One More Year
The first book by Sana Krasikov, One More Year, consists of eight different stories that share something in common. In this sense, they evoke a collection of stories by the Russian author Ivan Turgenev, Zapiski okhotnika (1852; A Sportsman’s Sketches, 1932). The main connecting feature is the fact that the main characters are females. The protagonist of the first story, “Companion,” Ilona Siegal, is followed by leading characters in other stories: Maya (“Maya in Yonkers”), Gulia (“Asal”), Anya (“Better Half”), Sonya (“Debt”), Alina (“The Alternate”), Lera (“The Repatriates”), and Regina (“There Will Be No Fourth Rome”). Most of these women have left their native countrythe Soviet Republic of Georgia, Russia, or Ukraineand often their lovers by immigrating to the United States. In their thoughts, however, they live on two continents, the one they came from and the one they are anxious to adjust to, no matter how difficult. Most of them belong to the middle class.
A former nurse in Tbilisi, Ilona Siegal works in America in a urologist’s office, where she deals with older males, including her seventy-year-old husband Earl. Maya, a former accountant, has been unemployed for three years and now takes care of an elderly woman. Anya is working as a waitress in a diner while attending college. Sonya is helping her husband open a restaurant, where she would cook.
Another similar feature in the stories is conflicts the protagonists endure in adjusting to the new world. Among other things, they seem not to understand the ways of American business. As seen in “Debt,” Sonya and her husband Meho visit her well-off uncle Lev and his wife Dina in New York, talking roundabout until Dina figures out the real reason for their visitobtaining a loan to start a restaurant. When Sonya finally reveals the size of the needed loan, Lev tells her he is not a bank. He rightfully suspects they will never visit them again, let alone repay the loan.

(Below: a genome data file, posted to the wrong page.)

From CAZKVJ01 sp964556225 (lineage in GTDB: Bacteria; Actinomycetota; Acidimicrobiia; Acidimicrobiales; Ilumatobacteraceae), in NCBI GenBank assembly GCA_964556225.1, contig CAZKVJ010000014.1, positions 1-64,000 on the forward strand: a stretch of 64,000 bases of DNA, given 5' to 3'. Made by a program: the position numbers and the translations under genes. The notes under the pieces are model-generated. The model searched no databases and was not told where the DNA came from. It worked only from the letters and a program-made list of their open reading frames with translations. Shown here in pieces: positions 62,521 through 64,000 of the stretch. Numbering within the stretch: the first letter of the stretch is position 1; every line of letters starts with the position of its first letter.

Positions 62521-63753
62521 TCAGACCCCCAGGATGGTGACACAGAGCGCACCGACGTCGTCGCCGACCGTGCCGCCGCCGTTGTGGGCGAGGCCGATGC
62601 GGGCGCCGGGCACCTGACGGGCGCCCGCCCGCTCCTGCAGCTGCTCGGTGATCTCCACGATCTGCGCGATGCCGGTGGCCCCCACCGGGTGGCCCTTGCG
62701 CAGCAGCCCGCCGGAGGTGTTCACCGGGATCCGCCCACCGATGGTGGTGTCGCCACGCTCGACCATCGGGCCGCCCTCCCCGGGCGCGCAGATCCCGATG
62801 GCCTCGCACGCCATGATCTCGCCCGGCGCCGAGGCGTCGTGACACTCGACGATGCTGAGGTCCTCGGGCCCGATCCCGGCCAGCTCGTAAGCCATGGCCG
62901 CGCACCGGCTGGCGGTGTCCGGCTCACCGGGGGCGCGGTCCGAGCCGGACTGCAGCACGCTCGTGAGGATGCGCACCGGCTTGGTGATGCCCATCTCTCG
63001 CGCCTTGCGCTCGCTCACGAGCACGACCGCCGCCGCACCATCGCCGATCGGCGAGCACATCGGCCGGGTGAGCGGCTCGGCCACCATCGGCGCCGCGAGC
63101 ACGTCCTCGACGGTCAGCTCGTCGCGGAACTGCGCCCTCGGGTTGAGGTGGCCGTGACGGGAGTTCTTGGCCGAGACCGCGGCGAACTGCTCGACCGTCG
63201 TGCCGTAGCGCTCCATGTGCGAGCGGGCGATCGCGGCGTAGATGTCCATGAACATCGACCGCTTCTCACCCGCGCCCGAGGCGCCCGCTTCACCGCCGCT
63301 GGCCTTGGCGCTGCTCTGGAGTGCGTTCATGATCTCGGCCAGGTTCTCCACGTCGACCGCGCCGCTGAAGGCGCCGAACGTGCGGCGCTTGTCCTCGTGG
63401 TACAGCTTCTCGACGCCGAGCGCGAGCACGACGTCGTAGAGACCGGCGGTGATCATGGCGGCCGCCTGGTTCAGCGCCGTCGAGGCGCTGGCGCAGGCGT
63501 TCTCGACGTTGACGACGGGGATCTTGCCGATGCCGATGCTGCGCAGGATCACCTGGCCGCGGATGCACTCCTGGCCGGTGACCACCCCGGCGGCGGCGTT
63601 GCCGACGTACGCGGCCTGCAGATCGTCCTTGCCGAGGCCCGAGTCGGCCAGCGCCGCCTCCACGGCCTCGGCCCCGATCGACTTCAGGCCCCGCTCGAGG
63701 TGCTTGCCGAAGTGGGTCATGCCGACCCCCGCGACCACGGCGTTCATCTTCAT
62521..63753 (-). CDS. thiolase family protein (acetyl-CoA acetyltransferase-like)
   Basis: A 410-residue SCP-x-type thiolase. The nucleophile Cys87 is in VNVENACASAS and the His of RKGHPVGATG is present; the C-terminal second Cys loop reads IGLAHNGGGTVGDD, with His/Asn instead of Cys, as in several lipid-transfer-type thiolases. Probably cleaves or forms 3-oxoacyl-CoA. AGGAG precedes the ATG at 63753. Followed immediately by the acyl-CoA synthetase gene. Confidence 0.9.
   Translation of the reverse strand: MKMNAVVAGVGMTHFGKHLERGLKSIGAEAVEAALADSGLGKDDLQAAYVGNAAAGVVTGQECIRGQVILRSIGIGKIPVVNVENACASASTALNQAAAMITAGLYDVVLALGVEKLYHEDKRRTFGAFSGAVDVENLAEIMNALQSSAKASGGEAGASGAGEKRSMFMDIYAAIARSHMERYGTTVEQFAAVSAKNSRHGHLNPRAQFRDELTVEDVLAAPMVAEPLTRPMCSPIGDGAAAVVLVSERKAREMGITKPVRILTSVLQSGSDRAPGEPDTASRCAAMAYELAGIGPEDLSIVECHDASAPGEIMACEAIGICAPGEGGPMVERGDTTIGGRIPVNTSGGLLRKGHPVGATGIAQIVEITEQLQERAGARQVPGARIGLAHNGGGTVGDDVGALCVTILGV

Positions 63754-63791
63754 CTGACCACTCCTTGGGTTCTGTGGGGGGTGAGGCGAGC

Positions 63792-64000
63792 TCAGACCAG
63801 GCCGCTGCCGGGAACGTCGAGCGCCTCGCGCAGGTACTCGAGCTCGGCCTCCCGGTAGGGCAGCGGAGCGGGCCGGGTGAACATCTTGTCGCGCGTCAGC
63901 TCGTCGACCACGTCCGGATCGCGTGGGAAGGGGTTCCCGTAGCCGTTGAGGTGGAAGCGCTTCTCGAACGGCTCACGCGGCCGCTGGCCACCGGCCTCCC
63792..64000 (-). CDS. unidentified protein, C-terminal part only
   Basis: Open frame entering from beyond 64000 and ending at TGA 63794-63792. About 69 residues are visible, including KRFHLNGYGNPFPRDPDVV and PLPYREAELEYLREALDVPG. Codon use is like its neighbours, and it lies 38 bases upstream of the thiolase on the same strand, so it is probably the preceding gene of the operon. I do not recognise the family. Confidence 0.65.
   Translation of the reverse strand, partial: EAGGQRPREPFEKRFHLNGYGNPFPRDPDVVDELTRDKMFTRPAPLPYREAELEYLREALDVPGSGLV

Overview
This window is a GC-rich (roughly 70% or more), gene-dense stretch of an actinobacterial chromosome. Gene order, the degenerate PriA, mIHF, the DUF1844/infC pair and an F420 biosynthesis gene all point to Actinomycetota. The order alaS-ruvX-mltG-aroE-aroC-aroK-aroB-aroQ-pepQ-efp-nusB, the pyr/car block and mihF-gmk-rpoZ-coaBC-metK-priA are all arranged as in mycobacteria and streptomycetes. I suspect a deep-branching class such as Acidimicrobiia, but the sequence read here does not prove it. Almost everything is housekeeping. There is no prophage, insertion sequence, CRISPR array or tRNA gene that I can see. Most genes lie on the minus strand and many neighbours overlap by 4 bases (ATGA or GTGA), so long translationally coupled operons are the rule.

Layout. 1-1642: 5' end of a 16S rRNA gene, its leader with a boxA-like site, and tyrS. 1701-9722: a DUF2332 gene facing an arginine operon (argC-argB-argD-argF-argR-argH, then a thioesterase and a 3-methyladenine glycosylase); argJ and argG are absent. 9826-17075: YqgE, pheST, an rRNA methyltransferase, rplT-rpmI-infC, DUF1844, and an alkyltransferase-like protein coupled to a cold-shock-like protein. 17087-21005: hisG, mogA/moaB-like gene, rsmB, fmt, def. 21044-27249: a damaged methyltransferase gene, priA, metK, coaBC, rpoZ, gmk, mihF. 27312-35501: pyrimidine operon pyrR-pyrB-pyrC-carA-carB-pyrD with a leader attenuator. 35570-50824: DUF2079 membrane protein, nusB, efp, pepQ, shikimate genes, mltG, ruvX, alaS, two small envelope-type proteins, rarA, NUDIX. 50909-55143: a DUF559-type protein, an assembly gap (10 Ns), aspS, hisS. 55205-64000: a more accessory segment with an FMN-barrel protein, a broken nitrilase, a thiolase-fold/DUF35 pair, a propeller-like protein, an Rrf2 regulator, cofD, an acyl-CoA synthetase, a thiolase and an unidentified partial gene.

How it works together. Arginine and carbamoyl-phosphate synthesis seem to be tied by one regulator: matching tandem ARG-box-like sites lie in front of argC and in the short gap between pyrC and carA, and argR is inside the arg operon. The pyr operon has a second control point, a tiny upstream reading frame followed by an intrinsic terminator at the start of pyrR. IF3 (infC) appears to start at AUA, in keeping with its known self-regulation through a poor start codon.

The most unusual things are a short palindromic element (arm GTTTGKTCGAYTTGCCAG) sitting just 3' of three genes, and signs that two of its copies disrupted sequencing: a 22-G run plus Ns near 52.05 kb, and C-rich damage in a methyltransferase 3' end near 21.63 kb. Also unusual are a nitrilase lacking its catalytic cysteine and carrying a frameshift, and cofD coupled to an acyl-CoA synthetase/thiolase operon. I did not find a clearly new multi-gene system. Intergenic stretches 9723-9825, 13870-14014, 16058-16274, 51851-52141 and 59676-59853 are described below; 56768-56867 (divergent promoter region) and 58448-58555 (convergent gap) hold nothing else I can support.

Another common element is the conflict between generations. In “Maya in Yonkers,” perhaps the best story in the collection, Maya, an immigrant from Georgia, brings her son Gogi from Tbilisi for a visit. Much of the story deals with Maya’s attempts to find rapport with her son. She can tolerate the usual commotion, misunderstandings, and hassles with bureaucracy, but it disturbs her peace of mind that Gogi is unsatisfied with things in New York, expressing his displeasure with almost everything his mother suggests. In reality, he resents her leaving him behind in Tbilisi. For example, on a visit to the city, he begs her to buy him an expensive jacket, which she refuses. When his grandmother buys it for him, he returns to Tbilisi happy but still lacking an understanding of his mother, in a typical generational conflict.
By far the greatest problem in the stories is love affairs. Some of the women have left their lovers, even husbands, back in the old country. Not only do the women find it difficult to deal with American counterparts, they have trouble with their immigrant compatriots as well. In “Better Half,” Anya’s marriage to Rayan is filled with love, hate, and constant fighting. Even though Anya is Rayan’s Russian Queen, his Pot of Gold, he treats her with jealous contempt. Anya is trying to stay legally in America on account of her marriage, but their constant fighting is making it more difficult. After he hurt her in a physical attack, she obtained a restraining order against him. He tries to heal the rift, but to no avail. Yet, Anya still feels attracted to...
(The entire section is 1472 words.)